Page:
Mary Hughes came from a large family. She was born in Maryland in 1849 and lived in Armstrong Twp., Lycoming Co., PA according to the 1860 census. Her parents were both Irish immigrants named James and Biddy Hughes, and had 6 children, 5 girls and 1 boy at the time of that census .She is pictured second from the right in the family portrait below taken later in time.

Newspaper article about Sullivan Crouse in The Quimby Journal, June 13, 1929, Quimby, Iowa:

At 77, Quimby Man Is Serving Third Term In Office Of Mayor-- Krouse Stevenson Works for His Community In Many Ways

by Inez Keck, special correspondent of The Journal, Quimby, IA

Krouse Stevenson at the age of 77 is serving his third term as mayor of the town of Quimby, after having been town marshall six years, city councilman for two terms, road supervisor for two years, and a member of a school board in the county. With one exception, he is the oldest mayor Quimby ever had. He first was appointed mayor to fill a vacancy, and has been elected to the office twice.

The mayor has been a member of the Independent Order of Odd Fellows, in Quimby for 37 years. Last year, at 76, he had a 30-day rest from official duties and the pleasure of small town life while in a hospital in Cherokee, recovering from an operation.

Mr. Stevenson was born in Pennsylvania, where he lived until 1887. He came west to Cherokee county in that year, and located on a farm 2 miles east of Quimby, which was planted the same year the Illinois Central railroad was built south from Cherokee. He lived on his farm for four years, then came to Quimby, where he has lived for 37 years. He has been janitor of the Methodist Episcopal church for five years, and takes a special interest in that position, as he helped move the old Methodist church building from its former site, and join it to the old Presbyterian church, which the Methodists had bought. He did the plastering and mason work in remodeling the two structures to make one large church building.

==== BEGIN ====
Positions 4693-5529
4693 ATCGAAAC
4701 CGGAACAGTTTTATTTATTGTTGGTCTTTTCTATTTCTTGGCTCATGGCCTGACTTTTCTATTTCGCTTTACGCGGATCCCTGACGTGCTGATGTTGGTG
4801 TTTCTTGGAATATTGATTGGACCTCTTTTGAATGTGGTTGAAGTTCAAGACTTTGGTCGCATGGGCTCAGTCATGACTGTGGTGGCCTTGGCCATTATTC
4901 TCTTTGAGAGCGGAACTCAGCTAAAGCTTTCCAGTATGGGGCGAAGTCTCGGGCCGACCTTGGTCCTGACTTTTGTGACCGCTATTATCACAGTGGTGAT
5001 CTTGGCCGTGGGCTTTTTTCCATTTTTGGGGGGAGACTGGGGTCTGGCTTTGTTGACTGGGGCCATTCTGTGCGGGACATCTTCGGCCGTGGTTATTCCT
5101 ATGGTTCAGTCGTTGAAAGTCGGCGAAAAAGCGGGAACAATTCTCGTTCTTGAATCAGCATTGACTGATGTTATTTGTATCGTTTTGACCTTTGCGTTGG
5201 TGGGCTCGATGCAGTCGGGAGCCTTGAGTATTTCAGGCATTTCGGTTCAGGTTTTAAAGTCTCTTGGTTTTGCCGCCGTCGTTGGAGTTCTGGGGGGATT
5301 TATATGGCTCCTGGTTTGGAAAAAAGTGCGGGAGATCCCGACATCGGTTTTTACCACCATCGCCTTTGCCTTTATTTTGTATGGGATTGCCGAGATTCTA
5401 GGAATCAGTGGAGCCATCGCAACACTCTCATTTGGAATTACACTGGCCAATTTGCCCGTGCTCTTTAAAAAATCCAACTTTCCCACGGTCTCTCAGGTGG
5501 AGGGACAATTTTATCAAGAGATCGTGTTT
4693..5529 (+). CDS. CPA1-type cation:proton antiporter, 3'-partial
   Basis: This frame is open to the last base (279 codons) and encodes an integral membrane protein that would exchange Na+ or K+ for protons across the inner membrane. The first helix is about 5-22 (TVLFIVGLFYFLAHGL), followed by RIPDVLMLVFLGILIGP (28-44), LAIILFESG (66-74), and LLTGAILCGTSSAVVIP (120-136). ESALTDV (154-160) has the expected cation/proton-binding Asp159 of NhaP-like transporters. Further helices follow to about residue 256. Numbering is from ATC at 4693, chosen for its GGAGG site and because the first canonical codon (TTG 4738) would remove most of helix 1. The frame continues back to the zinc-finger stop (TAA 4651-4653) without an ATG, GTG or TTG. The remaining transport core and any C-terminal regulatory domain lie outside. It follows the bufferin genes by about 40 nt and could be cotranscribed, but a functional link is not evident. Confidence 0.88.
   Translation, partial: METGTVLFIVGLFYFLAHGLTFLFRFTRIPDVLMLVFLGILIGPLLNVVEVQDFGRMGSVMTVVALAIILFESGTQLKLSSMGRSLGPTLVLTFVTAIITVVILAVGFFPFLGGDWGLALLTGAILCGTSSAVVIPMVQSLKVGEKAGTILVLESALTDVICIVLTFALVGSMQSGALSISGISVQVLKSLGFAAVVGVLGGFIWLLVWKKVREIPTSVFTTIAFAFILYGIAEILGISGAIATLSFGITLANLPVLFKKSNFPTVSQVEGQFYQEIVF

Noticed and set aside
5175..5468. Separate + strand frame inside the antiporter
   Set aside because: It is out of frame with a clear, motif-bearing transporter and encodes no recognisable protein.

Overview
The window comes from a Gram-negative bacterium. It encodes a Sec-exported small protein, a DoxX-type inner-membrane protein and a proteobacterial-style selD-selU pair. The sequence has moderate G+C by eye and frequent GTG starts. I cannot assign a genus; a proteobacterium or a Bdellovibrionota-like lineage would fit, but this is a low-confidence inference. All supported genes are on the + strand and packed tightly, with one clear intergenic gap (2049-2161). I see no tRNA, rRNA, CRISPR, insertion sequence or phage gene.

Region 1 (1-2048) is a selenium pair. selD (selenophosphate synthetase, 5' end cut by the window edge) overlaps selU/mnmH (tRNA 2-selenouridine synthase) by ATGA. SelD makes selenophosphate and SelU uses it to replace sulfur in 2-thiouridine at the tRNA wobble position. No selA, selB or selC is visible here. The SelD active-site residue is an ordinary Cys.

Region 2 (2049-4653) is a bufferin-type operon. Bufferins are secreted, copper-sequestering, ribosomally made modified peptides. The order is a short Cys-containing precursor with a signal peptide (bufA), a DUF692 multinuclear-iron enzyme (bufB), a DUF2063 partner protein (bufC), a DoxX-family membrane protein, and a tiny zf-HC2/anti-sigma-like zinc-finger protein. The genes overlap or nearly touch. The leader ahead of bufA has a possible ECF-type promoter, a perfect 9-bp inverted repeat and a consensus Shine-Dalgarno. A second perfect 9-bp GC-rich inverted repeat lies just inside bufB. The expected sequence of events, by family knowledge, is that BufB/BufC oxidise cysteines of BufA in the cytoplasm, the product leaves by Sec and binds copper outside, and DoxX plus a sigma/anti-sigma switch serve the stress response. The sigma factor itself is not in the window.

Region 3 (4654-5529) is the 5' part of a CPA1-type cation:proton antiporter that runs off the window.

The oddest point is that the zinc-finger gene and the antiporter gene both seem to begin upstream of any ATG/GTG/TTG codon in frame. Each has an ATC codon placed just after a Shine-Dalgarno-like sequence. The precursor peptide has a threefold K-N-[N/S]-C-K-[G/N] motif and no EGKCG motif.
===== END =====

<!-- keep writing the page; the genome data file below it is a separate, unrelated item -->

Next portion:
Mrs. Stevenson is as active as her mayor husband. She raises chickens and a garden and keeps house better than many who are younger. They have three sons: Alvin, Calumet, IA, George, Lohrville, IA, and Russell Clark, Omaha, Neb. (son Willard died July 25, 1901)

Among their household treasures are some wonderful pieces of handmade furniture, the work of a brother (Phillip) who was a cabinetmaker. One intricately constructed desk of chestnut wood has drawer pulls made of walnut sawdust pressed in a mold the shape of two chestnuts and foliage. A keepsake of the early days in Pennsylvania is a picture dated March 1870, showing a family of albinos, father, mother, and son, who appeared in a show. Another treasured keepsake is a picture of a grandchild hand painted on silk in Japan for a son, George, while on a trip around the world.

Although Mr. Stevenson was too young to serve in the civil war, five of his brothers were Union soldiers and two, Jacob and Phillip, never returned.

Obituaries for Sullivan Crouse Stevenson and Mary Hughes Stevenson, Death Book 1880-1937, Cherokee County, Iowa.